The Real Price of Everything: Rediscovering the Six Classics of Economics

The Real Price of Everything: Rediscovering the Six Classics of Economics

Michael Lewis

Language: English

Pages: 1472

ISBN: 140274790X

Format: PDF / Kindle (mobi) / ePub

In his New York Times bestsellers Liar’s Poker and Moneyball, Michael Lewis gave us an unprecedented look at what goes on behind the scenes on Wall Street. Now he takes us back across the centuries to explore the four classics that created and defined not just Wall Street, but the entire economic system we live under today. Brought together with Lewis’s illuminating editorial commentary, they form an essential reference for any student of economics—in fact, for anyone who wants to understand the market forces and government policies that have shaped our world, and will continue to shape our future.
1776: The Wealth of Nations by Adam Smith
1798: An Essay on the Principle of Population by Thomas Malthus
1817: Principles of Political Economy and Taxation by David Ricardo
1899: The Theory of the Leisure Class: An Economic Study of Institutions by Thorstein Veblen
1936: The General Theory of Employment, Interest, and Money by John Maynard Keynes

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Quasi Rational Economics















tends, they suppose, to encourage tillage. This double encouragement must, they imagine, in a long period of years, occasion such an increase in the production of corn, as may lower its price in the home market, much more than the bounty can raise it in the actual state which tillage may, at the end of that period, happen to be in. I answer, that whatever extension of the foreign market can be occasioned by the bounty must, in every particular year, be altogether at the expense of the home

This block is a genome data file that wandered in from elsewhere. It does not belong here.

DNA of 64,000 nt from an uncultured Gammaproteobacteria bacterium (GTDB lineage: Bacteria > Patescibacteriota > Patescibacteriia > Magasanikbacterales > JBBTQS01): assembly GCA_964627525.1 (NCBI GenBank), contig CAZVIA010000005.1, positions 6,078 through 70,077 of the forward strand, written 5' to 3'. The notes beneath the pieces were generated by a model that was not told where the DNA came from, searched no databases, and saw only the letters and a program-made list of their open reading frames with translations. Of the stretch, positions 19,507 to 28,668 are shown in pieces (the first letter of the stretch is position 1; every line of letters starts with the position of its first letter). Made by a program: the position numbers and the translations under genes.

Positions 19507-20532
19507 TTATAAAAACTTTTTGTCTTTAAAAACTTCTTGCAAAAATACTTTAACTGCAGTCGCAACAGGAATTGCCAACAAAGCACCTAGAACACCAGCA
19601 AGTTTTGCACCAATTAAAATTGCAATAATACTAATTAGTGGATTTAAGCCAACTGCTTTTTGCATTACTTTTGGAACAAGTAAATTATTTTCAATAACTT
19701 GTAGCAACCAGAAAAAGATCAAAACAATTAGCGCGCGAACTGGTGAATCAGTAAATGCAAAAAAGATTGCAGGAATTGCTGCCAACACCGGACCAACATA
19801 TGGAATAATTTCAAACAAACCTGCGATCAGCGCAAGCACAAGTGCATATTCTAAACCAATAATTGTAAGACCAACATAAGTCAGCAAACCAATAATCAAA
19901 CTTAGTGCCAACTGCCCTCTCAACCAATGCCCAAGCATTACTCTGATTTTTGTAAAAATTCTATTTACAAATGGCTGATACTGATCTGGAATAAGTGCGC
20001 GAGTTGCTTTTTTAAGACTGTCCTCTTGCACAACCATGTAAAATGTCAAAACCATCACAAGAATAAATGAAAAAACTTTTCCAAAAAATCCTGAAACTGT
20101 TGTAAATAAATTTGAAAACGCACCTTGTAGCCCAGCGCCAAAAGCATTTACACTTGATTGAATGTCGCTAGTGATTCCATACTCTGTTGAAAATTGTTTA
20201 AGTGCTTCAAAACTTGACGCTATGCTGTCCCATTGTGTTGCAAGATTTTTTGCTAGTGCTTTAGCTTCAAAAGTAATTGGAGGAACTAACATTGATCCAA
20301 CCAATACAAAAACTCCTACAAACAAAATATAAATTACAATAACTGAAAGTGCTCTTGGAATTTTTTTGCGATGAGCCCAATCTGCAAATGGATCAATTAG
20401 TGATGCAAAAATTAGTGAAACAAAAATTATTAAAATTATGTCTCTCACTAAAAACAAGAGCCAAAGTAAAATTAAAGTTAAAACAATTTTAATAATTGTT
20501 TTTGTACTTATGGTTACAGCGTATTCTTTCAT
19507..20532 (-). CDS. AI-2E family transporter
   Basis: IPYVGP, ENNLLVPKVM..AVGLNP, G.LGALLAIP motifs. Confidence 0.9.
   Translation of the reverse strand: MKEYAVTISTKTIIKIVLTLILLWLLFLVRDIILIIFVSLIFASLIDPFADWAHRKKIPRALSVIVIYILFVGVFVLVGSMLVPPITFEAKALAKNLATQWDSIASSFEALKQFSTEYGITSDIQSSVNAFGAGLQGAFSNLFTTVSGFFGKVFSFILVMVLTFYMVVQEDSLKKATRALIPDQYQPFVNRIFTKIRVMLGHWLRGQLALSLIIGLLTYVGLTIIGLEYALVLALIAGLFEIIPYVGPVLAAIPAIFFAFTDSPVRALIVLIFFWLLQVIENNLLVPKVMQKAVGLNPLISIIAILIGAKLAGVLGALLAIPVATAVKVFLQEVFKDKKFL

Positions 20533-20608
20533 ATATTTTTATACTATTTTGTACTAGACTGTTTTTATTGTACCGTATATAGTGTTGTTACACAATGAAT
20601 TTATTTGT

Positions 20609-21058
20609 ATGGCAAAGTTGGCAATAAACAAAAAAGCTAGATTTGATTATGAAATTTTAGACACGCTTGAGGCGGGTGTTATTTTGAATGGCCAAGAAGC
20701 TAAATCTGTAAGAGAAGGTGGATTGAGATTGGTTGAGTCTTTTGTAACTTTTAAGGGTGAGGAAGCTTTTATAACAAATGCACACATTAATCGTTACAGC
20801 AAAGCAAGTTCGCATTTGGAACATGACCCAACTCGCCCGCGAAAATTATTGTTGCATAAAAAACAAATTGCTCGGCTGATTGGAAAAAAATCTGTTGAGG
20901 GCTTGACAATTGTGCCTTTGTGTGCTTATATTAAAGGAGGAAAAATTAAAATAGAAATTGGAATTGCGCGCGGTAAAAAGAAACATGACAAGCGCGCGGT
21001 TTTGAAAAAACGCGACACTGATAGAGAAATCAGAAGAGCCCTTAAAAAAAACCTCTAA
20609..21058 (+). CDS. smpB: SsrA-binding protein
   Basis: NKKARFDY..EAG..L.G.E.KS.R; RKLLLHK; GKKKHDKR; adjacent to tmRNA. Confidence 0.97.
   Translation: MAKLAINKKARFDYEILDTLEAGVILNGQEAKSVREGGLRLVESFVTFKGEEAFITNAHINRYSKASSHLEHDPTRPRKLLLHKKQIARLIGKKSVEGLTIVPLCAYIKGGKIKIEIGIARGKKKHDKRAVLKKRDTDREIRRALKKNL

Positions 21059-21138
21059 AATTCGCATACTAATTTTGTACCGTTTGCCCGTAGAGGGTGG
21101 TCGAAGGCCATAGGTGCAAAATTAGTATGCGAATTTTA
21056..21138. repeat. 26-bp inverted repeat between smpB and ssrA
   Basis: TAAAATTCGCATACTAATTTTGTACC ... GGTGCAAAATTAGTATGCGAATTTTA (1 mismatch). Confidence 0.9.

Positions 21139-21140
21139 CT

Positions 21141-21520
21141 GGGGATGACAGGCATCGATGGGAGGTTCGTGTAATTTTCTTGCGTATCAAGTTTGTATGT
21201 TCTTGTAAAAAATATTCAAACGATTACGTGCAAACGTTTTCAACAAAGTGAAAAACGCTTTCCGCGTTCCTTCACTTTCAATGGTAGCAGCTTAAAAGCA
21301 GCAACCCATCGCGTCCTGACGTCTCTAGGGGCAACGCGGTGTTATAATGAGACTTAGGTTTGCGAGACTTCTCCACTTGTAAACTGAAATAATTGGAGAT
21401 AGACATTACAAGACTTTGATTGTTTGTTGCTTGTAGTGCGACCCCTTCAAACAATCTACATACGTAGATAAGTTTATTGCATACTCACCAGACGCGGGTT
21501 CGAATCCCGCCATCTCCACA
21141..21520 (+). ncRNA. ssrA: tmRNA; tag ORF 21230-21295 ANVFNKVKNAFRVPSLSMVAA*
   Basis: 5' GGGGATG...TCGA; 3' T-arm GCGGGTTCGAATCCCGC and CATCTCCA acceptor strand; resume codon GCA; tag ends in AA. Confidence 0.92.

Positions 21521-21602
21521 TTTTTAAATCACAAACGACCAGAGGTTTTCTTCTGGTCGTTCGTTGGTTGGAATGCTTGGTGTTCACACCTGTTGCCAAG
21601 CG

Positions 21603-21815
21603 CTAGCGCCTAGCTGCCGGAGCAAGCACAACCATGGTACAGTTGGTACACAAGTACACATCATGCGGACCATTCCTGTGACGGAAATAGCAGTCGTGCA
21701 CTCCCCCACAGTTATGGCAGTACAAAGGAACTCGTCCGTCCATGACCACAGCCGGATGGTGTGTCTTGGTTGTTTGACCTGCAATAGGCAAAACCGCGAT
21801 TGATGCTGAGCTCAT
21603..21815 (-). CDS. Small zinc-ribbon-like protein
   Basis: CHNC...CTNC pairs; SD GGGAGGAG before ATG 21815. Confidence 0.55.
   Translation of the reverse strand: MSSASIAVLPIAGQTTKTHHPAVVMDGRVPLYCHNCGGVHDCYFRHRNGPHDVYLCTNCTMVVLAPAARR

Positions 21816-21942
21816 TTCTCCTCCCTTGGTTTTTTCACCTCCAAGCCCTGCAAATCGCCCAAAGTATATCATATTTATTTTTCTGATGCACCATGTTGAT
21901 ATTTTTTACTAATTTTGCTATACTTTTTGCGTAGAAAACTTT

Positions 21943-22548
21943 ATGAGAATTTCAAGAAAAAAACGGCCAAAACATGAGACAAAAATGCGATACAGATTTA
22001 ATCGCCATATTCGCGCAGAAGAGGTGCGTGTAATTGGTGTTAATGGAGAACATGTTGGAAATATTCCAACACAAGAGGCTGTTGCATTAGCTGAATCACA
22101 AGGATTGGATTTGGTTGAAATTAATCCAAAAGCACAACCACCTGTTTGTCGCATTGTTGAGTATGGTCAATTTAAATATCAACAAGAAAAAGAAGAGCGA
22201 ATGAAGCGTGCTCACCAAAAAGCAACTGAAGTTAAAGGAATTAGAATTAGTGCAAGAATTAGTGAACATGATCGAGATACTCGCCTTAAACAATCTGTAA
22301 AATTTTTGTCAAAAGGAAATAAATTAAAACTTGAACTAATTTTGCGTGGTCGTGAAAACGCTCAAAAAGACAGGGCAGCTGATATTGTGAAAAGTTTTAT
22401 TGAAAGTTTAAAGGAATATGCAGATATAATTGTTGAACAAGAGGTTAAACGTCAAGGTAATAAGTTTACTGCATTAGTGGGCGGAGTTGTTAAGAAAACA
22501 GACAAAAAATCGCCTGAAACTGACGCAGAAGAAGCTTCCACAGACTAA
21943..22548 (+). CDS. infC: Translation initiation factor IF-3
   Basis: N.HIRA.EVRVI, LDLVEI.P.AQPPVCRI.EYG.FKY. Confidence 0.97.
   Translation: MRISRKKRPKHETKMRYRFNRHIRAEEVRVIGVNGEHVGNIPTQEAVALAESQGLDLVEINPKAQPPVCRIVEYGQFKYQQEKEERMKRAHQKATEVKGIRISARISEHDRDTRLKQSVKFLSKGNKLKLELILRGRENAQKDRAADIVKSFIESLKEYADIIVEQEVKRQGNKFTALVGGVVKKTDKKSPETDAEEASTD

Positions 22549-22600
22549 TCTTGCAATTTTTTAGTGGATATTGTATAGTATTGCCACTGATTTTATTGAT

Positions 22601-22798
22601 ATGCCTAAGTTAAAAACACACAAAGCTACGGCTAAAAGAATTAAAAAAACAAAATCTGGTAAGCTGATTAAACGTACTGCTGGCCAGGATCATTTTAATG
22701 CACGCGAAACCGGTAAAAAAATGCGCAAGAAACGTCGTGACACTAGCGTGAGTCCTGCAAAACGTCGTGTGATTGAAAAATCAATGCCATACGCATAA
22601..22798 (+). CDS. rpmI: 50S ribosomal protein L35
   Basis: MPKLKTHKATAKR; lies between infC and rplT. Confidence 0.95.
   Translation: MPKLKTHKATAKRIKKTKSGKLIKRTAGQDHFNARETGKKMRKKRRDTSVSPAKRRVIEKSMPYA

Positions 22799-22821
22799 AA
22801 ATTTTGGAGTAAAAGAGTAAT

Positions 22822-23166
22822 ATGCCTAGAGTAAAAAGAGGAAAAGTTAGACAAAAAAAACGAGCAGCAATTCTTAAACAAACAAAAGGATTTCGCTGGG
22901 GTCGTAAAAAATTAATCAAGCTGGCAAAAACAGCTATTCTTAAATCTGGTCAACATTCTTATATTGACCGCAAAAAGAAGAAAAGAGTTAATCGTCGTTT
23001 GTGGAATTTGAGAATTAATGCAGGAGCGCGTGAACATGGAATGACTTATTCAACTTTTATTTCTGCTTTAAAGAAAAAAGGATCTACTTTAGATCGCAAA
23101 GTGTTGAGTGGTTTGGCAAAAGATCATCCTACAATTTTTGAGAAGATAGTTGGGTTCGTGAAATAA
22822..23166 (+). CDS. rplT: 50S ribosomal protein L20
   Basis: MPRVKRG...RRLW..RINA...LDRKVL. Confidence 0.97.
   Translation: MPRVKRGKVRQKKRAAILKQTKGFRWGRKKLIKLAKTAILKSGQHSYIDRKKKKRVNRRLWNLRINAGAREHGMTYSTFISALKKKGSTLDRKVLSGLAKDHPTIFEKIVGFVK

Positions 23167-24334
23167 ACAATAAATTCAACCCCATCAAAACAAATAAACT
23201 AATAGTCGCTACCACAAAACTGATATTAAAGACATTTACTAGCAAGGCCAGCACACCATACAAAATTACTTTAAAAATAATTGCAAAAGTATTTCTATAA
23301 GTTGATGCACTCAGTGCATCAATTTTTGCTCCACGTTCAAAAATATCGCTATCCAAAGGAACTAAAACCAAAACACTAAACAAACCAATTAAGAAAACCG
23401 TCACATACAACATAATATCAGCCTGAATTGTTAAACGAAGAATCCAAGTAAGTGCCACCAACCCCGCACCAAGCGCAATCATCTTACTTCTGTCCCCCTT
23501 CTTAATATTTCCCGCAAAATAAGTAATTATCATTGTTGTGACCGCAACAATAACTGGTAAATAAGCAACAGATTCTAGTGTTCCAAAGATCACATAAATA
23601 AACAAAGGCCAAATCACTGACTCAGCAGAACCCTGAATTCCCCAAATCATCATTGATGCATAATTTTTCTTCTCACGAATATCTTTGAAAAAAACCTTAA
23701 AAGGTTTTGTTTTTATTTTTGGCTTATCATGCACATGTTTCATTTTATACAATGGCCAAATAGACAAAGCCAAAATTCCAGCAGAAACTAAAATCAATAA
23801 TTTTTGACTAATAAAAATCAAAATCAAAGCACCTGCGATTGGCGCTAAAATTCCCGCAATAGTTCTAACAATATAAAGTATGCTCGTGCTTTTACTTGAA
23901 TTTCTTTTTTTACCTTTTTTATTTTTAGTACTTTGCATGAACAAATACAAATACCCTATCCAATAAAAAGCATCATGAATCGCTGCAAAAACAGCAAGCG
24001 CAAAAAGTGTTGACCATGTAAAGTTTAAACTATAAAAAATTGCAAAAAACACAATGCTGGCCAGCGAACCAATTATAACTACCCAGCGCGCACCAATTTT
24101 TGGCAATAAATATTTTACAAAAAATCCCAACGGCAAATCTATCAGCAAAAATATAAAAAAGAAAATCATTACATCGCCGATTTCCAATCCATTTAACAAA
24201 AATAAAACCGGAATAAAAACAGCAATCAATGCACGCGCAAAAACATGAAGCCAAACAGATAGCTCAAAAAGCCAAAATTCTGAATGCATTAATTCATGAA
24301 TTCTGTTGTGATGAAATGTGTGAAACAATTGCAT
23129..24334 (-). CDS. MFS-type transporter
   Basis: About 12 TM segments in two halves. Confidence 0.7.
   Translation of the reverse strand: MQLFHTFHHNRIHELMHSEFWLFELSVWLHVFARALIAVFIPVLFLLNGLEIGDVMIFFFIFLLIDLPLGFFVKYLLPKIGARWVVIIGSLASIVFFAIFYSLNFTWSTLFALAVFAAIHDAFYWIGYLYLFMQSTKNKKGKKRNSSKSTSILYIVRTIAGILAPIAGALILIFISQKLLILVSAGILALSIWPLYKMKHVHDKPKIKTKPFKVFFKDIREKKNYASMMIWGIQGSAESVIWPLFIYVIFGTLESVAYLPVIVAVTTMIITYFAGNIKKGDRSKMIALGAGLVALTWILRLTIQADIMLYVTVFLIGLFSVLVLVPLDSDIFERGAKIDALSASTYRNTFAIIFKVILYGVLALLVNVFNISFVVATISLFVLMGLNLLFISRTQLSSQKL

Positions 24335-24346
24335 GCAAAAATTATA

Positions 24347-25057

supposition, improper to say, that the labor of artificers, manufacturers, and merchants, does not increase the real revenue of the society. Though we should suppose, for example, as it seems to be supposed in this system, that the value of the daily, monthly, and yearly consumption of this class was exactly equal to that of its daily, monthly, and yearly production; yet it would not from thence follow, that its labor added nothing to the real revenue, to the real value of the annual produce of

from their own body. Labor is there so well rewarded, that a numerous family of children, instead of being a burden, is a source of opulence and prosperity to the parents. The labor of each child, before it can leave their house, is computed to be worth a hundred pounds clear gain to them. A young widow with four or five young children, who, among the middling or inferior ranks of people in Europe, would have so little chance for a second husband, is there frequently courted as a sort of fortune.

the first general mortgage or fund, consisting of a prolongation to the first of August 1706, of several different taxes, which would have expired within a shorter term, and of which the produce was accumulated into one general fund. The deficiencies charged upon this prolonged term amounted to �5,160,459: 14: 9¼. In 1701, those duties, with some others, were still further prolonged, for the like purposes, till the first of August 1710, and were called the second general mortgage or fund. The

upon the public conduct of princes and sovereign states. I have endeavored, in the fourth book, to explain as fully and distinctly as I can those different theories, and the principal effects which they have produced in different ages and nations. To explain in what has consisted the revenue of the great body of the people, or what has been the nature of those funds, which, in different ages and nations, have supplied their annual consumption, is the object of these four first books. The fifth

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